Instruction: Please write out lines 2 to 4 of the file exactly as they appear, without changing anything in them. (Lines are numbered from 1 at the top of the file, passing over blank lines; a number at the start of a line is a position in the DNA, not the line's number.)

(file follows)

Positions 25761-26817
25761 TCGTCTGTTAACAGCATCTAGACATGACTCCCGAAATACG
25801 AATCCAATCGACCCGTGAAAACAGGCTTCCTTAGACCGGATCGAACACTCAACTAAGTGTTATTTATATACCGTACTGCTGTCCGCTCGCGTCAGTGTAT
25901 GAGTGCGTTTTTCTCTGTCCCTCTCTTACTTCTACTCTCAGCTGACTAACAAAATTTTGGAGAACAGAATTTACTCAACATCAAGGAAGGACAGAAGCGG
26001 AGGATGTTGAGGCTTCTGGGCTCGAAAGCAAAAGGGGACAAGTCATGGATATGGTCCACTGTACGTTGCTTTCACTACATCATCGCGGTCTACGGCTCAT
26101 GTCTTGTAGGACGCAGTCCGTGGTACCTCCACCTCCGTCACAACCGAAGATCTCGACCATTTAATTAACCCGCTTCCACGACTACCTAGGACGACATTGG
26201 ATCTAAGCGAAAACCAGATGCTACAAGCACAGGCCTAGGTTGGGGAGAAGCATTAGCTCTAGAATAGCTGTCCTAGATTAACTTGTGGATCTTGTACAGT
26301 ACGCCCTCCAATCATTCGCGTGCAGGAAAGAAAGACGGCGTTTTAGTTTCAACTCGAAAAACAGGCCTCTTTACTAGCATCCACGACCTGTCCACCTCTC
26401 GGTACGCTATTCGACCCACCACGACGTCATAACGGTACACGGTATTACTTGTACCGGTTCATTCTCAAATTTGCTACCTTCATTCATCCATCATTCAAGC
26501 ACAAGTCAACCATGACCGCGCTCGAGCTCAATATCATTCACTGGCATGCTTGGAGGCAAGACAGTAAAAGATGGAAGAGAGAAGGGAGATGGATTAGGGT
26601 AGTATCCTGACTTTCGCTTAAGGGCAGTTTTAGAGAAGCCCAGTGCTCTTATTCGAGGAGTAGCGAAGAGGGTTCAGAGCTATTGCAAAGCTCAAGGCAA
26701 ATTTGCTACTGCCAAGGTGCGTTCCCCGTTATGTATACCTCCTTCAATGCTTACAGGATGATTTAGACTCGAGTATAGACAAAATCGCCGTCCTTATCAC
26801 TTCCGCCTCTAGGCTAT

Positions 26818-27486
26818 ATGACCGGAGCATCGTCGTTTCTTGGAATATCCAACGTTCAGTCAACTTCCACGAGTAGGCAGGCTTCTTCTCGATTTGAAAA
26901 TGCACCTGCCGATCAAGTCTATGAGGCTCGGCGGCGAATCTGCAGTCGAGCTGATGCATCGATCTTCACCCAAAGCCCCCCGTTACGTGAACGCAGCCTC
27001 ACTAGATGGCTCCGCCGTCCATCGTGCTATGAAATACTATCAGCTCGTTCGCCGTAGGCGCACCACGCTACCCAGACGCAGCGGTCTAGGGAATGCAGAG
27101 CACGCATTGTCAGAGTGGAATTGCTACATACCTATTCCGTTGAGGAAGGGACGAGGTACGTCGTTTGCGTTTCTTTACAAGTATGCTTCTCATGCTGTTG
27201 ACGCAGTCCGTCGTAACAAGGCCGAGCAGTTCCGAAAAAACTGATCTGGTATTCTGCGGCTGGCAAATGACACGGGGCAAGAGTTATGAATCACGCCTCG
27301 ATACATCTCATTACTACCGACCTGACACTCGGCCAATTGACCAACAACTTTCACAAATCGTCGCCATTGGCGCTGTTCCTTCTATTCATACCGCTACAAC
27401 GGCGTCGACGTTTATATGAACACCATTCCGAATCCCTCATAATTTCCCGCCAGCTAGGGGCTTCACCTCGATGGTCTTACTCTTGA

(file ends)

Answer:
25761 TCGTCTGTTAACAGCATCTAGACATGACTCCCGAAATACG
25801 AATCCAATCGACCCGTGAAAACAGGCTTCCTTAGACCGGATCGAACACTCAACTAAGTGTTATTTATATACCGTACTGCTGTCCGCTCGCGTCAGTGTAT
25901 GAGTGCGTTTTTCTCTGTCCCTCTCTTACTTCTACTCTCAGCTGACTAACAAAATTTTGGAGAACAGAATTTACTCAACATCAAGGAAGGACAGAAGCGG